Fuse (band)

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Fuse
Origin Rockford, Illinois
United States
Genres Hard rock, psychedelic rock
Years active 1967 (1967)–1973
Labels Smack Records, Epic Records
Associated acts Cheap Trick, The Grim Reapers, Toast and Jam, Nazz, Sick Man of Europe
Past members Rick Nielsen, Joe Sundberg, Tom Petersson, Craig Myers, Chip Greenman, Thom Mooney, Robert "Stewkey" Antoni, Bun E. Carlos

Fuse was an American rock band formed in Rockford, Illinois, in 1967, after Rick Nielsen proposed the merging of two local bands: The Grim Reapers and Toast and Jam. Managed by Ken Adamany, Fuse's line-up consisted of Rick Nielsen (keyboards/guitar), Joe Sundberg (vocals), Tom Peterson (bass guitar), Craig Myers (lead guitar), and Chip Greenman (drums/percussion). After releasing an album, Fuse moved to Philadelphia in 1971 and began calling themselves Sick Man of Europe. After a European tour in 1973, Nielsen, Petersson and Carlos formed Cheap Trick with Randy Hogan.[1]

History[edit]

Early years and touring[edit]

The group formed in Rockford, Illinois, in 1967, after Rick Nielsen proposed the merging of two local bands: The Grim Reapers (Rick Nielsen and Joe Sundberg) and Toast and Jam (Chip Greenman, Craig Myers, and Tom Peterson later known as Tom Petersson). Managed by Ken Adamany, Fuse's line-up consisted of Rick Nielsen (keyboards/guitar), Joe Sundberg (vocals), Tom Peterson (bass guitar), Craig Myers (lead guitar), and Chip Greenman (drums/percussion).

A single was recorded for Smack Records, including the tunes "Hound Dog" and "Crusin for Burgers". In 1969, the band played in Chicago and was signed by Epic Records. Epic executives rushed the band into Columbia Studios in the fall and,[citation needed] in a matter of a few weeks, the album Fuse was recorded, which was released early 1970 (re-released in 2001). It remains their only album,[2] though a bootleg disc, Retrospective Foresight, was released some time later.[citation needed]

1970: Fuse LP[edit]

Main article: Fuse (Fuse album)

Recorded with producer Jackie Mills in late 1968, the album was not as successful as the band or label hoped. According to Richie Unterberger of Allmusic, "The album is an average, perhaps somewhat below average, late-'60s hard rock recording. It looks forward to some facets of '70s metal and art rock in its overwrought vocals, tandem hard rock guitar riffs, and classical-influenced keyboards."[2]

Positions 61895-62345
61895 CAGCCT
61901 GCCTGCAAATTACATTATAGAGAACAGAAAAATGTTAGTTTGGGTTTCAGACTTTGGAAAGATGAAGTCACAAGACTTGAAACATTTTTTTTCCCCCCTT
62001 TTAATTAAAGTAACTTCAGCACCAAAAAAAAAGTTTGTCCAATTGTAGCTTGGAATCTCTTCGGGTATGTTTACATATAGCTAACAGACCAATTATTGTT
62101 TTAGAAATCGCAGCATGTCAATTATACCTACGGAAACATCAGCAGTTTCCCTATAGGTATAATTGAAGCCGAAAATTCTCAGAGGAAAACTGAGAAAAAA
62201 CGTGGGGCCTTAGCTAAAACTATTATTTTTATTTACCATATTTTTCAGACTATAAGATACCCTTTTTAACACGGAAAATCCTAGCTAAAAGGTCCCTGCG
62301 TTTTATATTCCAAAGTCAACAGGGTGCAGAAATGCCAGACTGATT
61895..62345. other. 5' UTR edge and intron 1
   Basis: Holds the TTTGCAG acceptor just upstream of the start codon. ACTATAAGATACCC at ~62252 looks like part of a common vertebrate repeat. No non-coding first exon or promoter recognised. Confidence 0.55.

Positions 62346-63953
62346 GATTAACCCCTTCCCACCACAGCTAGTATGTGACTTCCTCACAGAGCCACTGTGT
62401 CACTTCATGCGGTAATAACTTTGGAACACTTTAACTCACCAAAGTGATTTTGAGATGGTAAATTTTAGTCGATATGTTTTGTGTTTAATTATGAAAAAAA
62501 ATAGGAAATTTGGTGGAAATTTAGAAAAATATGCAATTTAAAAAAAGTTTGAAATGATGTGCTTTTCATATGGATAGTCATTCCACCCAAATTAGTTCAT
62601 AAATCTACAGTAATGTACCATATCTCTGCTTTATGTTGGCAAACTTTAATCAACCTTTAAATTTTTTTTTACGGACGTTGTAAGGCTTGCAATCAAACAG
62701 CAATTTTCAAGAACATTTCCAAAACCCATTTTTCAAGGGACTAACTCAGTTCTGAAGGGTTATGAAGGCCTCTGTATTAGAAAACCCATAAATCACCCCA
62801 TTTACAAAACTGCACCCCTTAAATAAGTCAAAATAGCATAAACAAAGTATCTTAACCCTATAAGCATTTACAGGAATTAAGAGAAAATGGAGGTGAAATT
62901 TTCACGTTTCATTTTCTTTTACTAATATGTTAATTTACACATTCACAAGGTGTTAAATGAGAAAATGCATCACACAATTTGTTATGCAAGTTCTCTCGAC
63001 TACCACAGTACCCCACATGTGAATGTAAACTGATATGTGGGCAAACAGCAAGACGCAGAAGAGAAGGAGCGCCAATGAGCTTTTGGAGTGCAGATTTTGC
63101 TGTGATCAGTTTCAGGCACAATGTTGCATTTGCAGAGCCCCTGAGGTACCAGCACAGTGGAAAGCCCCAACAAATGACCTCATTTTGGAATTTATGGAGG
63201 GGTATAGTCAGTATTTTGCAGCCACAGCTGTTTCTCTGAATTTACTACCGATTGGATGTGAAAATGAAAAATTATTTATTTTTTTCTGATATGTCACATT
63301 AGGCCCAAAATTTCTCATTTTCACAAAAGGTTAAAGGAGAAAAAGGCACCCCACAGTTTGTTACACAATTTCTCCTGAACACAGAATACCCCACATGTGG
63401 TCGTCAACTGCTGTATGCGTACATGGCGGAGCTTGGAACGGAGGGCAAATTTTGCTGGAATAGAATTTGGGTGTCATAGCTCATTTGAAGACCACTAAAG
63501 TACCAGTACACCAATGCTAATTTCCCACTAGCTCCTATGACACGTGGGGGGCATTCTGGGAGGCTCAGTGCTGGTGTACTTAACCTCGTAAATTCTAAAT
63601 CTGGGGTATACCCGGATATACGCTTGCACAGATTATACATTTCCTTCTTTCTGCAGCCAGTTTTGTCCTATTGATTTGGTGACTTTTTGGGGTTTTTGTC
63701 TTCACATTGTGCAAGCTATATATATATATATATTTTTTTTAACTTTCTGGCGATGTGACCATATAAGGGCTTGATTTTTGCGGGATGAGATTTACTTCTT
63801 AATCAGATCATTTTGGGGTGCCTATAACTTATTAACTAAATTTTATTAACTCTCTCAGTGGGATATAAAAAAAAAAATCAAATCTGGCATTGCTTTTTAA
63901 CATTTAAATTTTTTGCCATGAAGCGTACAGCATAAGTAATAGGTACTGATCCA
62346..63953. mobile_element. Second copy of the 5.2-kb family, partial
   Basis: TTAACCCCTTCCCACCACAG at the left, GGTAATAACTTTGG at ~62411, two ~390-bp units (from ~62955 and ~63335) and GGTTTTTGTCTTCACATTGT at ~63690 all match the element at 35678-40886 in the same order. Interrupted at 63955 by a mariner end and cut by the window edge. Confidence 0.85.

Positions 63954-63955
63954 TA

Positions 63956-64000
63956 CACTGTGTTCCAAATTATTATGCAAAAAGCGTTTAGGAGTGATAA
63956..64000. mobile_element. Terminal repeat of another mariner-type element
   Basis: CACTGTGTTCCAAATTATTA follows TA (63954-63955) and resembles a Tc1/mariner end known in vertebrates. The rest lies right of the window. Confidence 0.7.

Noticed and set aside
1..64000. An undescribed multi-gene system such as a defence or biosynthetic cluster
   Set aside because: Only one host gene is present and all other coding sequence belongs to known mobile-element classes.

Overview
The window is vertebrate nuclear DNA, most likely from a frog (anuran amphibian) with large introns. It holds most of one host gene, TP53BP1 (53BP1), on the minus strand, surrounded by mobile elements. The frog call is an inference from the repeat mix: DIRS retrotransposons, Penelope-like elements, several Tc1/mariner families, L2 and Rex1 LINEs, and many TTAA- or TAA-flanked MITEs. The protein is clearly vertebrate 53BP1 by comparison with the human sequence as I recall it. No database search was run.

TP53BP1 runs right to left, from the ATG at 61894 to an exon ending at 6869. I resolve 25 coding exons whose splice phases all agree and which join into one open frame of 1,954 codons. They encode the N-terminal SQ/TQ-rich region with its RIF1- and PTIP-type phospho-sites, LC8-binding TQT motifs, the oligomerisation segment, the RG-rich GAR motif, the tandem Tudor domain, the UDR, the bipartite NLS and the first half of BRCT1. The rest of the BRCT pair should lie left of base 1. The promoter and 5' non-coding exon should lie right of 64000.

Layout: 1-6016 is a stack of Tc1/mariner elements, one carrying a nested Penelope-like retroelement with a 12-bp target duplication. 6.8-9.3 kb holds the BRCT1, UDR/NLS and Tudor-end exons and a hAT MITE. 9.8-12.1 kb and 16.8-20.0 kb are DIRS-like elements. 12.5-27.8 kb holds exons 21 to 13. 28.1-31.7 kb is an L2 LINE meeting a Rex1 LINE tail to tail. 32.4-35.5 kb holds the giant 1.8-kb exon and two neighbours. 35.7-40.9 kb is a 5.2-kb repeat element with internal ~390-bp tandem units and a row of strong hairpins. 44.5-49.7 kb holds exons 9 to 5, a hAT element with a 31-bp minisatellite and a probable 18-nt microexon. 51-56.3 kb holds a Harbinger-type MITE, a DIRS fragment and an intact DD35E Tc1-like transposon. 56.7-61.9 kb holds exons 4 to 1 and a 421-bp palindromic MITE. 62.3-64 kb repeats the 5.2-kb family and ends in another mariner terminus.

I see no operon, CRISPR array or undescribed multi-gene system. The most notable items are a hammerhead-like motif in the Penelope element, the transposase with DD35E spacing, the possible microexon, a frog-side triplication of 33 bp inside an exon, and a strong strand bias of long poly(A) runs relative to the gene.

Nielsen has nothing but good to say about the Fuse album, stating "Tom Petersson and I were in a Midwest band called Fuse. The guys we were with were all superior musicians; they’re probably in the Rock and Roll Hall of Fame now. Tom and I had the stick-to-it-iveness and positive thinking to know what we wanted to do, so we split the band and went off to hang out in England... That Fuse stuff was my finest work. We stand by it and wished Cheap Trick played that well!"[citation needed] By Petersson’s account, "The band was much better than the album indicates. When it came out we were disgusted. The producer was an idiot."[citation needed]

Final years[edit]

Frustrated by their lack of success, Fuse recruited the two remaining members of Nazz (Thom Mooney and Robert "Stewkey" Antoni) in 1970 in place of Sundberg and Greenman, and ended up playing around the Midwest for six or seven months under two monikers, Fuse or Nazz, depending on where they were gigging. With Brad Carlson later known as Bun E. Carlos replacing Mooney on drums, Fuse moved to Philadelphia in 1971 and began calling themselves 'Sick Man of Europe'. After a European tour in 1973, Nielsen, Petersson and Carlos formed Cheap Trick with Randy Hogan.[1][3]

Members[edit]

Discography[edit]

Albums[edit]

References[edit]

  1. ^ a b "Nazz biography". Technicolor Web of Sound. 
  2. ^ a b Unterberger, Richie. "Artist Biography". Allmusic. Retrieved 2015-02-16. 
  3. ^ "Cheap Trick line-up history". Classic Webs. 
  • Cheap Trick: Smart, Sleek and Debonair; Ira Robbins, Trouser Press, February 1978.

External links[edit]